Helping is Green, But Justice is Red: The Influence of Synesthesia on Educational and Vocational Foci in a Collegiate Population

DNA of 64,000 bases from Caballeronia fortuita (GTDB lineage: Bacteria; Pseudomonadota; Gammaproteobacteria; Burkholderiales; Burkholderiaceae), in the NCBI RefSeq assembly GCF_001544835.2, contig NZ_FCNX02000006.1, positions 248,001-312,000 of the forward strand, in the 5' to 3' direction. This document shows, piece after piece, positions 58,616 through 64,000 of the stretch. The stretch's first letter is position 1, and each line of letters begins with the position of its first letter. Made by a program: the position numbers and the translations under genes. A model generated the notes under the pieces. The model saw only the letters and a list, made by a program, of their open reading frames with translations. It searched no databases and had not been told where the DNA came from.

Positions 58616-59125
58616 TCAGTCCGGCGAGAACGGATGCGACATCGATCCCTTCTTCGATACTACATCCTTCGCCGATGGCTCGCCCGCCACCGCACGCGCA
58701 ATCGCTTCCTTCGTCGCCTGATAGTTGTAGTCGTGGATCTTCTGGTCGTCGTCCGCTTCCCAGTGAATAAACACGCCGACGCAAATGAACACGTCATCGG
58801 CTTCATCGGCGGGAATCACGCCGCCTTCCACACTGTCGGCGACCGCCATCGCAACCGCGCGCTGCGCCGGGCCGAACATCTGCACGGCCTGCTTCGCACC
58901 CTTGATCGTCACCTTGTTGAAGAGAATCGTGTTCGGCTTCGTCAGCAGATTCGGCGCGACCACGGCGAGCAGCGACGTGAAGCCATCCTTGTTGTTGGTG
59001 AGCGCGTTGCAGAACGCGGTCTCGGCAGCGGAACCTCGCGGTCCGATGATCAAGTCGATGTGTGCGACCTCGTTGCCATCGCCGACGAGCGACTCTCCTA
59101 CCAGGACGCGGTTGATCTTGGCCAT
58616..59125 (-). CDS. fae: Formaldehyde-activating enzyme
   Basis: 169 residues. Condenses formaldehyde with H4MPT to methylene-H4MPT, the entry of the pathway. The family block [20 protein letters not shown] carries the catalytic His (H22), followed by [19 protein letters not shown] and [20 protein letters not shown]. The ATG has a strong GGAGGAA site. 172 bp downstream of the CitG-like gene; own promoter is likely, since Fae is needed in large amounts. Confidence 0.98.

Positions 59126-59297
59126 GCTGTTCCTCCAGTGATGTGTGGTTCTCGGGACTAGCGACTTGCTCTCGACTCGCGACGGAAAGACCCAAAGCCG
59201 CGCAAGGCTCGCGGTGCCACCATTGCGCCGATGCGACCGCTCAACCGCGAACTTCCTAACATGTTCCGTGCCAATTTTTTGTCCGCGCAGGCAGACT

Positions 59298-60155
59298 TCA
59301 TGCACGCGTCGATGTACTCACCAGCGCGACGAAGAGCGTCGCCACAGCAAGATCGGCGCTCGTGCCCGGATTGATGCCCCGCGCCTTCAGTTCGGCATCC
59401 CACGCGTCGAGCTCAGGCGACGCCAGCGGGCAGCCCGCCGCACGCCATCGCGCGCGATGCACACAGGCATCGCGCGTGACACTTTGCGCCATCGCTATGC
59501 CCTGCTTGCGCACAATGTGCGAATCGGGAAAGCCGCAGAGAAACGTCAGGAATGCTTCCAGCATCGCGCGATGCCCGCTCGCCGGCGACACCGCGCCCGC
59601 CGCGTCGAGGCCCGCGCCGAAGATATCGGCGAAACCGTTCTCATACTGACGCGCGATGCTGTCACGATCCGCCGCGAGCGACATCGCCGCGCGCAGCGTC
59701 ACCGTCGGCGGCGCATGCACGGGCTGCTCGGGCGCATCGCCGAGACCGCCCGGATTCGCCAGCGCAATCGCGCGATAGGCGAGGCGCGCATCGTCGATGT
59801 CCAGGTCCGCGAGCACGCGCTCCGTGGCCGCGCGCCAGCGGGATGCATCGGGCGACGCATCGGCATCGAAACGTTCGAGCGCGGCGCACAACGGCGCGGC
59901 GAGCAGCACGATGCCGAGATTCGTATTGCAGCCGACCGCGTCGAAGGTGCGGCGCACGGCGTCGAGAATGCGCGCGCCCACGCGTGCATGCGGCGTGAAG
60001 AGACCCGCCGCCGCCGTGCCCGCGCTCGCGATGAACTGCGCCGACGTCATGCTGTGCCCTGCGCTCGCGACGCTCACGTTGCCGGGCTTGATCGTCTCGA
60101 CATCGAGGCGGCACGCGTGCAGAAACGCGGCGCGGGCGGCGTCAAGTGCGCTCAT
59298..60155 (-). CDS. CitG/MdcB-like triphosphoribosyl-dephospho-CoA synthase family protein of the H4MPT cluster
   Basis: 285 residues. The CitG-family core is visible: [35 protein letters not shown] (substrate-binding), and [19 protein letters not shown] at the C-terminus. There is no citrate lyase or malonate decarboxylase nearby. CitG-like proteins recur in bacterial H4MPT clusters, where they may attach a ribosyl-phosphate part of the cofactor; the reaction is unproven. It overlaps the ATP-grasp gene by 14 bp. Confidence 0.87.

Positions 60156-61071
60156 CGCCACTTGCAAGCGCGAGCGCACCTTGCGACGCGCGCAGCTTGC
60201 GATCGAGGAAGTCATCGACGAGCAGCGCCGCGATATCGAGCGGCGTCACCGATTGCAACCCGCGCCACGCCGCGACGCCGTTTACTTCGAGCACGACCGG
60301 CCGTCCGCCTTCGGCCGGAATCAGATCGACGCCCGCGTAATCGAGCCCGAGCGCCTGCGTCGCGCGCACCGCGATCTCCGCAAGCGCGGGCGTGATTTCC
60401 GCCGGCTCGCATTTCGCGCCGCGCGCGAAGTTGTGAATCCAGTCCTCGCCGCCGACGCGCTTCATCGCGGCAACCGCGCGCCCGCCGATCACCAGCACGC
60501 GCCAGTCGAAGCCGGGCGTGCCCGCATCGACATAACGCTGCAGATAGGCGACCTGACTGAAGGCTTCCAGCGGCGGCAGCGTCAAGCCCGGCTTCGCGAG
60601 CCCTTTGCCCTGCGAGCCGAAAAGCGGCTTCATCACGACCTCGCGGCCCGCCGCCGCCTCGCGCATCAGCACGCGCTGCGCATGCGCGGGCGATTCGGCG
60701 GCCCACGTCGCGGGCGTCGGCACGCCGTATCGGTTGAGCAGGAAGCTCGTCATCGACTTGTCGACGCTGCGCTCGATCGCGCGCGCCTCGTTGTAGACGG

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Synesthesia is a rare condition in which the senses of an individual are perceived to be combined, creating associations between various stimuli and sensations. To date, fifty-four types of synesthesia have been discovered, and objective tests exist for twenty of these (Eaglemen, 2007). While past research has been conducted on the underlying causes and influencers of synesthesia, little has been done to investigate the greater implications and applications that come with it. Synesthesia has been associated with heightened memory and enhanced learning, so it is not unreasonable to predict that a synesthete may develop prowess in certain skills associated with their type of synesthesia (e.g. a person with number-space synesthesia being better at mathematics or a person with personality-color synesthesia taking interest in sociology or psychology.) This study investigated the potential connections between synesthesia and educational and vocational interests in a sample of undergraduates from Texas State University. Two-hundred and eighty participants completed an online survey, which included questions about demographics, symptoms of synesthesia, and their educational and vocational interests (measured via the Holland Occupational Themes questionnaire [Holland, 1985]). In this sample, approximately 45% (127 participants) self-reported at least one symptom of synesthesia. Participants’ data were examined using quantitative and qualitative methods. Results suggested that, in certain cases, experiences with synesthesia influenced participants’ interests and career goals. The results of this study contribute to a greater understanding of a special group of people who experience the world differently. These findings may have broader implications for educational advisement and career counseling for synesthetes.